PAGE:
The McVay Center for the Performing Arts (formally the Morey Field House) is one of the final designs by Architect Bernard Maybeck built between 1934 and 1936. The building complements a beautiful English village college campus designed by Maybeck and then Director of Principia Frederic E. Morgan located on a bluff overlooking the Mississippi River in Elsah, Illinois. Thriving performance arts programs at Principia triggered an adaptative re-use of the Field House. The building was renovated to provide adequate facilities to suit the Theater, Music, and Dance programs. An addition was added to the south end of the facility to allow for circulation areas between backstage and green room spaces.
This project required a full suite of drawings and specifications and was released in two phases. During Phase 1, the new south addition was developed. This phase was released to begin earthwork outside the building without disrupting program functions ongoing within the building. Phase 2 was then delivered at the tail end of the 2017-2018 education calendar to facilitate a summer construction.
Originally an athletic complex, the fieldhouse footprint did not cater to a modern-day theatrical performance space. The design team worked very closely with the program leaders to select locations of lighting trusses, curtain tracks, and supporting utilities to maximize the stage space while maintaining sight lines.
In addition to the problems with the footprint, single pane windows and concrete/steel construction also provided a challenge in transforming the former athletic complex into a modern theatrical performance space. Our acoustical team modeled the auditorium to project reverberation time (RT) and provided material recommendations to achieve an RT acceptable for the space application.
Due to the campus’ status as a National Historic District, special care was required to preserve the existing building’s façade and iconic features from the original Bernard Maybeck Design while renovating the structure for modern applications. As Bernard Maybeck’s buildings include exquisite concrete and steelwork, the design team’s number one goal was to provide proper, energy-efficient utilities while preserving the architectural features of the building. A mechanical room was concealed under the performance hall seating. Presented with interior concrete walls and no ceilings, the electric, communications, heating/chilled water, and make-up air ducts were cut and submerged below the existing floor slab.
With a mechanical room near the performance hall and interior walls constructed of concrete, our acoustical design team provided the necessary sound calculations and worked closely with mechanical and architectural designers to ensure the performance hall was quiet. Our team modeled the AHU selections and duct design to project the ambient room noise. Using these values, we recommended HVAC design modifications to achieve an acceptable background noise criterion (NC) level for the application of each space. We followed up with sound level measurements post construction to verify model results. Mechanical units were then selected with low sound attenuation along with careful duct routing and acoustical lining. Acoustical treatment was inconspicuously added in the form of pyrok wall construction on the face of the seating riser.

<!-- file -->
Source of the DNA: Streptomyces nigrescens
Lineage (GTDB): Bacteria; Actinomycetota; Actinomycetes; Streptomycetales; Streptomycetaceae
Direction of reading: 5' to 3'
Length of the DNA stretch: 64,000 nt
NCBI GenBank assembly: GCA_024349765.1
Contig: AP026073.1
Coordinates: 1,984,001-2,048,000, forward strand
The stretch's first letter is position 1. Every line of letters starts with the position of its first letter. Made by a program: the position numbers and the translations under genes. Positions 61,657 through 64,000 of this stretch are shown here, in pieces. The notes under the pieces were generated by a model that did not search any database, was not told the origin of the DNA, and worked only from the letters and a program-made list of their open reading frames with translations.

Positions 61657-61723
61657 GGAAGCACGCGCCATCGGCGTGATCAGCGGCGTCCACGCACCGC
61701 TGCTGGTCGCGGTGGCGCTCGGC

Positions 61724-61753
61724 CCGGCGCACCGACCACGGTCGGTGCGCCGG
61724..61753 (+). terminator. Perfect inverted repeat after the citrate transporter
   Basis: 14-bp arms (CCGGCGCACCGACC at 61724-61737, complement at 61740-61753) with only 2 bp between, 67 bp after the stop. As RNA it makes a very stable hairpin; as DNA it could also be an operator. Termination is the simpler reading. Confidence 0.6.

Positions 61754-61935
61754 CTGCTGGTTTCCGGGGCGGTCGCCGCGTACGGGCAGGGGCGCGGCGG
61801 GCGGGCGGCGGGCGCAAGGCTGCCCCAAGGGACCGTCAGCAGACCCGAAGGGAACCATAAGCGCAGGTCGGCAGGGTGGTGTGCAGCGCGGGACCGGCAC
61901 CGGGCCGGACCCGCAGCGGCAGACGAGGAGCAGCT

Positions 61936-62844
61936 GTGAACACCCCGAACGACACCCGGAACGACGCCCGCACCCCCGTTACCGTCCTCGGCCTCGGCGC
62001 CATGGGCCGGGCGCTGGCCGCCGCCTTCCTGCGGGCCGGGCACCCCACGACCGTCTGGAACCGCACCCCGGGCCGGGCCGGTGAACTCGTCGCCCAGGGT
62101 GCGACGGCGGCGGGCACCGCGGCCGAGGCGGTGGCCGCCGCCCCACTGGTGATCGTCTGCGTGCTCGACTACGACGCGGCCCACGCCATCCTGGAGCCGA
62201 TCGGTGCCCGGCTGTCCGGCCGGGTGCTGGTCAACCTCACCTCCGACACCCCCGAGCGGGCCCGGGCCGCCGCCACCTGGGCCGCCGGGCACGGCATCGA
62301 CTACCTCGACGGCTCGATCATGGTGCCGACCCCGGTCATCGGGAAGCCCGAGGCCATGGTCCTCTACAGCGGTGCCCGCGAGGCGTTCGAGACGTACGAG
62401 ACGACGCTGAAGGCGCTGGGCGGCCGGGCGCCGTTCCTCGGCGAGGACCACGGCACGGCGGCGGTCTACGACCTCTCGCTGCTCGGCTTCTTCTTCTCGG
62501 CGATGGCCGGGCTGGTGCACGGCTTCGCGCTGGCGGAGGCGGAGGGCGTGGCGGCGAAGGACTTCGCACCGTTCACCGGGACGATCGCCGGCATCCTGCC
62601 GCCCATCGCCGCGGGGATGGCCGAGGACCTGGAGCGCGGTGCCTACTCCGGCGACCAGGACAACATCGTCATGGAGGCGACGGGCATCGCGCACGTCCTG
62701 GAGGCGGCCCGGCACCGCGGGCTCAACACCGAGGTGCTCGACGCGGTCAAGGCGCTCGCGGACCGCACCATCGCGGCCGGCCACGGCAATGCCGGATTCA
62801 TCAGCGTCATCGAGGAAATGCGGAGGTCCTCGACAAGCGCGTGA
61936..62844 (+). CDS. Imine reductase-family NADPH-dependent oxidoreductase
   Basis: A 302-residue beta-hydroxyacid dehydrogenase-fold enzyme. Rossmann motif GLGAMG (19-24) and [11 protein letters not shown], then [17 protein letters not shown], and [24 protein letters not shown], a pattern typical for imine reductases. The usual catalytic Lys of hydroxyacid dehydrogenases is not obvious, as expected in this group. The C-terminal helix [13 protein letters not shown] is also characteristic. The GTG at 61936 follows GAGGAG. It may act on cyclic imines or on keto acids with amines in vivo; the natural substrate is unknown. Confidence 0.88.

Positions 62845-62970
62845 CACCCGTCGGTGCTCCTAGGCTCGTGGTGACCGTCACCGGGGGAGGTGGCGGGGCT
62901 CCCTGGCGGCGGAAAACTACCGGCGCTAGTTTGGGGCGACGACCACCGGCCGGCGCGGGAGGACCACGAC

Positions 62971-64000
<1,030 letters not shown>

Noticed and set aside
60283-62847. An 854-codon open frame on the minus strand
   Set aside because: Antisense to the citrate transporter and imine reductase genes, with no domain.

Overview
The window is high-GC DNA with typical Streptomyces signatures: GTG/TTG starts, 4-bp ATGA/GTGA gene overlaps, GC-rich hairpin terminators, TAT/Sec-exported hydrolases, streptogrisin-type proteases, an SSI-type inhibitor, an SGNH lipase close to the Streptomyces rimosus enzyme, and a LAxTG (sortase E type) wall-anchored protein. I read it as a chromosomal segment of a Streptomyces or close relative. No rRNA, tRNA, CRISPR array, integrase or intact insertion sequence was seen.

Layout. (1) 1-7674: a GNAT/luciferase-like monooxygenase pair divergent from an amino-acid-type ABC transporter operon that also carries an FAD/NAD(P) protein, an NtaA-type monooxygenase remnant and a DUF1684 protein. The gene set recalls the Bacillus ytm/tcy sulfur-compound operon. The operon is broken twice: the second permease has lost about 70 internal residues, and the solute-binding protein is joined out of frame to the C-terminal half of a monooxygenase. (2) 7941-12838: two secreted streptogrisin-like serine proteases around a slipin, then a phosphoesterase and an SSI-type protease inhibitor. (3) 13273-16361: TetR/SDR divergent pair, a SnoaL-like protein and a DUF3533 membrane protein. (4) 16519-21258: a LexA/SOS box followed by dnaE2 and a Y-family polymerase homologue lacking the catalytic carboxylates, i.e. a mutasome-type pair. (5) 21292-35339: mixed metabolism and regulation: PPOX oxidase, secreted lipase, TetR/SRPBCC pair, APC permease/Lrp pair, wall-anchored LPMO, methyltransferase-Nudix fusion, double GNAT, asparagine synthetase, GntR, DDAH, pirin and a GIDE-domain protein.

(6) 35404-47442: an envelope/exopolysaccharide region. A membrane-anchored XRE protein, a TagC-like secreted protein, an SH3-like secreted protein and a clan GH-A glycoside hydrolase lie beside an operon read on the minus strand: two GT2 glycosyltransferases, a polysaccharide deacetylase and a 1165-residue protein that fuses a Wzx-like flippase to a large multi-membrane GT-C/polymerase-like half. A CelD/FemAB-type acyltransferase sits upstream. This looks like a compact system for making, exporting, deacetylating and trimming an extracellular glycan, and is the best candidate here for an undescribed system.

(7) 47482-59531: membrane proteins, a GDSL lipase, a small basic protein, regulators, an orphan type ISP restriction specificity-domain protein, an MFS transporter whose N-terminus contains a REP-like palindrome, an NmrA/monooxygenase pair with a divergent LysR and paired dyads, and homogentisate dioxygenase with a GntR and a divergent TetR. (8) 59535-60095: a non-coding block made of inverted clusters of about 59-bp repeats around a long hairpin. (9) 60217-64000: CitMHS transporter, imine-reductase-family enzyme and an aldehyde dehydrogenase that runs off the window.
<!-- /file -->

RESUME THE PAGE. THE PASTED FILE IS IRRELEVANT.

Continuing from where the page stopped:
McClure provided both general and theatrical lighting designs for the field house. Separate control systems were utilized that incorporated emergency inverters to comply with 2014 IBC requirements. The house theatrical lighting (which included both overhead pendants, entry corridor wall sconces, and low voltage LED seat lighting) was integrated into the DMX controlled theatrical dimming system. The main theatrical lighting system design is based on a DMX/RDM multi-universe controlled lighting console, providing full control over moving specials and stationary color changing LED theatrical fixtures installed in the house and on motorized electrical stage battens. A separate architectural theatrical system was designed to be used when the main lighting console was not in operation for general house lighting control and pre-set scene implementation for non-theatrical performances.
The audio and video for the space included stereo, digitally steerable line-array loudspeakers, a digital mixing console and snake system, a wired and wireless production intercom, a large number of digital wireless microphone systems, a distributed video encoder/decoder system, a control system with touch interfaces, and the stage manager’s panel equipped with simple (automated) control for basic events not requiring an audio/visual operator. Cabling and rough-in infrastructure were included for video projection and production systems, video/teleconferencing, network cabling and audio/visual data patching interface, and distributed audio-visual endpoints. An adjacent dance studio space was created for smaller events requiring high quality sound and video and to serve as an overflow for theatrical events.